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Great grandfather plans 29 dives to celebrate 92nd birthday

Ray-Woolley-main-pic-diver

One of the world’s oldest active divers has set himself a target of completing 29 dives across Cyprus this year to celebrate his 92nd birthday. He is on track to complete his self-imposed challenge by the middle of October.

Ray Woolley celebrated his 92nd birthday on August 28, 2015, and is an active diver with the BSAC – British sub aqua club-at RAF Akrotiri.

He told the Sunday Mail: “I love swimming. I was about five or six when I was taken to my local swimming baths and I’ve been swimming all of my life. It’s a great form of exercise and more people should do it. Diving came along with the swimming. I still swim three or four times a day.”

The ex-serviceman looks and sounds far younger than his 92 years and says he doesn’t mind the attention he gets from people who are surprised by his age and the fact that he is still diving.

“Ninety seemed to be the magic age for me to get noticed, although I wasn’t doing anything other than I had been before,” he joked.

Ray Woolley on his 90th birthday
His 90th birthday in September 2013, was celebrated by diving 90ft -“90 @ 90”- on the sunken Zenobia roll-on-roll off ferry in Larnaca.

The hugely likeable 92-year-old is originally from Port Sunlight in Wirral, but now lives in Ayios Tychonas close to Limassol. He was born in 1923 and first started diving with the Portland and Weymouth British Sub Aqua Club in 1960.

Ray has witnessed a massive change in diving culture throughout the years, even down to the wetsuits, which so many now take for granted.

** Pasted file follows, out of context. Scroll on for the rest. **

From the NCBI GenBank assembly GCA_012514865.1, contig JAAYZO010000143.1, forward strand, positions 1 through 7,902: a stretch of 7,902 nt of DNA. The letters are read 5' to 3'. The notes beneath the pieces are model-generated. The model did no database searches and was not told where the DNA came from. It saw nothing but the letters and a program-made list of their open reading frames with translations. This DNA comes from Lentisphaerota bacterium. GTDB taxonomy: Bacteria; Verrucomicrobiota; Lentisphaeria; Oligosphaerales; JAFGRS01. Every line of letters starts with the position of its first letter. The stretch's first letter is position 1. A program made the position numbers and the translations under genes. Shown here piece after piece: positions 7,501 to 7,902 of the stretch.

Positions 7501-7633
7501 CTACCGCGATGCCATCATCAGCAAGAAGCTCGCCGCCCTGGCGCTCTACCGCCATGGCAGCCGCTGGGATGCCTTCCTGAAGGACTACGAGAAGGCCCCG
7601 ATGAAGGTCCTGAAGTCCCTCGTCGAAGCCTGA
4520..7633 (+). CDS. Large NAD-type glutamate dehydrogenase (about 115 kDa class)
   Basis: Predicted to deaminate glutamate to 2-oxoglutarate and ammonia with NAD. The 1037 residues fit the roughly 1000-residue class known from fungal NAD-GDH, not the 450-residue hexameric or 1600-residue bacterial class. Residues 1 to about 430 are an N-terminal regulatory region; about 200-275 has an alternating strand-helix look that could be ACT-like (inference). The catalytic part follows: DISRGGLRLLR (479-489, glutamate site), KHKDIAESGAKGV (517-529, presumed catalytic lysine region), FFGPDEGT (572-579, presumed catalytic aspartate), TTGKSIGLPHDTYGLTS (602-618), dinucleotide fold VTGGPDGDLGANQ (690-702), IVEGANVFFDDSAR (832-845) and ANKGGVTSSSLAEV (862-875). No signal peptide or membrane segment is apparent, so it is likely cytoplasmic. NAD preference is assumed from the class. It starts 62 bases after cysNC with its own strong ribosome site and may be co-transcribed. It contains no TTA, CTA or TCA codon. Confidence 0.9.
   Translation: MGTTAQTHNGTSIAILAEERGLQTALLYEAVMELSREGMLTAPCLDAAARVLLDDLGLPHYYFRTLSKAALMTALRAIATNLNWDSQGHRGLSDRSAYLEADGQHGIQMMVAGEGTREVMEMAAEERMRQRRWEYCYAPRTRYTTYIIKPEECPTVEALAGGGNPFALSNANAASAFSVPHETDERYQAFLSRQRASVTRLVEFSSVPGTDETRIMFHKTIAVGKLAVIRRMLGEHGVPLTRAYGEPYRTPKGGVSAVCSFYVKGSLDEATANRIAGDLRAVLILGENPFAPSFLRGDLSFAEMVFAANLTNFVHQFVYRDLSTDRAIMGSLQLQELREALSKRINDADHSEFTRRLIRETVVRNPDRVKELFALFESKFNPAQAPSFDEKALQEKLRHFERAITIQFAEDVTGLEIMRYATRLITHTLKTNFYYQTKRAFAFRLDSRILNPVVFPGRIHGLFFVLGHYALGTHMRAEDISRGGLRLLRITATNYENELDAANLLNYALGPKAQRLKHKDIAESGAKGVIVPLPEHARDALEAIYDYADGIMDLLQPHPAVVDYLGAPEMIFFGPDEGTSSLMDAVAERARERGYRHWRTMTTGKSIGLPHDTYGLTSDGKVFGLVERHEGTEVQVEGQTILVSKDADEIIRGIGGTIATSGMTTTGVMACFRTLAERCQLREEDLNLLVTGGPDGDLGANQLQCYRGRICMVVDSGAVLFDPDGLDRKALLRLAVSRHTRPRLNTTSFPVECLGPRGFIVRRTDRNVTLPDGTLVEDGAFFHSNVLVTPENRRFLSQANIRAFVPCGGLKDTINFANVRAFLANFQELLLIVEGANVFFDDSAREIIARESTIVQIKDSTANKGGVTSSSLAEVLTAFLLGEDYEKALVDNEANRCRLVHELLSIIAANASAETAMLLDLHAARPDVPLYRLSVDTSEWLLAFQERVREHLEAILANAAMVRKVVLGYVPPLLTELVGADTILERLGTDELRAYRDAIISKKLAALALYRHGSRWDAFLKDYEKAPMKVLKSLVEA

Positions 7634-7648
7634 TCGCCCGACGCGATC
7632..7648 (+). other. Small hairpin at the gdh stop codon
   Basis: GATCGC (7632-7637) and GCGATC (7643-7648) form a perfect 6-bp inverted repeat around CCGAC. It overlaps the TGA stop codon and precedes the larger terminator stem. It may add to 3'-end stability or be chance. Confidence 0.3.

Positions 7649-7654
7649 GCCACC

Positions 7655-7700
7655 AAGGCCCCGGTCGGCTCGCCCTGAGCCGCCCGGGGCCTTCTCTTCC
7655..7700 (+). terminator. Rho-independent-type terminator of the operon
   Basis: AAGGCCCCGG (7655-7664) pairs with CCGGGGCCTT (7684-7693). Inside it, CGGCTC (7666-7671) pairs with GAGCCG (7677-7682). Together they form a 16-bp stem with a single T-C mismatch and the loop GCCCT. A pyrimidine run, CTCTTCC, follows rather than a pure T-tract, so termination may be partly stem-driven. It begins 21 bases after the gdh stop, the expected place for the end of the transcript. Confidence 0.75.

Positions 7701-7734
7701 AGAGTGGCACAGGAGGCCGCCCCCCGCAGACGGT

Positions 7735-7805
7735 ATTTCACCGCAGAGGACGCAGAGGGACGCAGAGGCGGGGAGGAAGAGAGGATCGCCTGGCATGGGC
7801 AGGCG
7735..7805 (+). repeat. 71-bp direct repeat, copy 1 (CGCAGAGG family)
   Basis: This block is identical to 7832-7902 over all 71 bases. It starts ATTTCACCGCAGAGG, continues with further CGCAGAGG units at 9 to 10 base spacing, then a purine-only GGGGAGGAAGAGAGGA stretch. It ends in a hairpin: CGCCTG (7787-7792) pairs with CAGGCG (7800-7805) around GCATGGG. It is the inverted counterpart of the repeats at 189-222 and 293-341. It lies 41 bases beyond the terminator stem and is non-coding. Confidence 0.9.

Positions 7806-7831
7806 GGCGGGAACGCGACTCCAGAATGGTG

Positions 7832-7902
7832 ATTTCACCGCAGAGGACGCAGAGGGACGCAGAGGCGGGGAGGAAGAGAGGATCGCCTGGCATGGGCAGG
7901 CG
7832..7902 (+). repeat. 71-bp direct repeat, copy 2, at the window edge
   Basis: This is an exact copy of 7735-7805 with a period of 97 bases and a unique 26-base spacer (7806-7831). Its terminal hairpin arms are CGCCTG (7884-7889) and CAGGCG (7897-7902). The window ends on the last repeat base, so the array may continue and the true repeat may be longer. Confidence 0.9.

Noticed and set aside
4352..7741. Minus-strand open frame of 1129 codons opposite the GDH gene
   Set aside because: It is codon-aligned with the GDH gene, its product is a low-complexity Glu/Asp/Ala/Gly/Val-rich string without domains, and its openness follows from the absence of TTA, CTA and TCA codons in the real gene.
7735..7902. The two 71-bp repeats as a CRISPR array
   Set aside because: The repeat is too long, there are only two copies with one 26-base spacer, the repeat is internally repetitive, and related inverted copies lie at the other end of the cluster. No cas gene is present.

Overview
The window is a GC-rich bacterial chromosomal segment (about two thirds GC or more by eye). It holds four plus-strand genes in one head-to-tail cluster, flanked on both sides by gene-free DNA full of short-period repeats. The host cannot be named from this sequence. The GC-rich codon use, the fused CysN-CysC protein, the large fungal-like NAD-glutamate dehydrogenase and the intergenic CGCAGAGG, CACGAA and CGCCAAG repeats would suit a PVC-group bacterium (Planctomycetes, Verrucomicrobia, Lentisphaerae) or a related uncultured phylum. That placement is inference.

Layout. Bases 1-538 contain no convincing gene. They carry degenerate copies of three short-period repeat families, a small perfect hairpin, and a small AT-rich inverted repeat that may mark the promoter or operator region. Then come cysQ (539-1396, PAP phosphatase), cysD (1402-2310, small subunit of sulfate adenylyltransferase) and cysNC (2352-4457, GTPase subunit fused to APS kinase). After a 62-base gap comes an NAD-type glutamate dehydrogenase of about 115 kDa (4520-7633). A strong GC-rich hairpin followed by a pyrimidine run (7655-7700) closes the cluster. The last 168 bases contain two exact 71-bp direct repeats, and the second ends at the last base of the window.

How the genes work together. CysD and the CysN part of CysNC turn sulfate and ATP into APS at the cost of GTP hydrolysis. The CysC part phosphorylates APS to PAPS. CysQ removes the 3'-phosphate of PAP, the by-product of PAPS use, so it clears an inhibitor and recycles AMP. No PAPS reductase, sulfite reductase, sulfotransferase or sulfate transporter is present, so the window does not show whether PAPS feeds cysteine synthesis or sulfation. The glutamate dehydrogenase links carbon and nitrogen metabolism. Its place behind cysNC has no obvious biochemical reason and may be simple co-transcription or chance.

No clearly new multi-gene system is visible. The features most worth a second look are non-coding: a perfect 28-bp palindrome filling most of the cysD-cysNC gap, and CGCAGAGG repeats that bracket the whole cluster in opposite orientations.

Divers couldn’t purchase off-the-shelf wet suits when he started diving, so they had to use a brown paper pattern to cut out individual suits from neoprene, using Evo-stick to glue pieces together; joints were sealed with yellow tape. The easiest way to get into these suits was to use French chalk or washing up liquid.

Ray’s first dive, in a wetsuit he made himself, was in the UK, at Ferry Bridge at the mouth of the Wey estuary. It was so fast flowing he had to hold onto the bridge supports to descend hand over hand, to avoid being swept out into Portland Harbour.

“I don’t think I would still be able to dive if I was living in the UK. Although that’s where I learnt, it was a great relief when I came to Cyprus. The water is warmer and visibility is far better. I have had twenty five years of living in Cyprus so far, and I love it.”

Diving Officer BSAC at RAF Akrotiri, Dave Turner, has known Ray for over a decade and said he is a pleasure to spend time with.

“I’m responsible for the divers and I often go out with Ray. He’s very relaxed and comfortable in the water and sometimes signals to me that he’s taking off his mask for a couple of minutes as he likes to swim without it, this would frighten a lot of people.”

He said that the nonagenarian is an active club member, attending practical rescue management and collective first aid training. He also regularly supports dive managers as an extra pair of hands.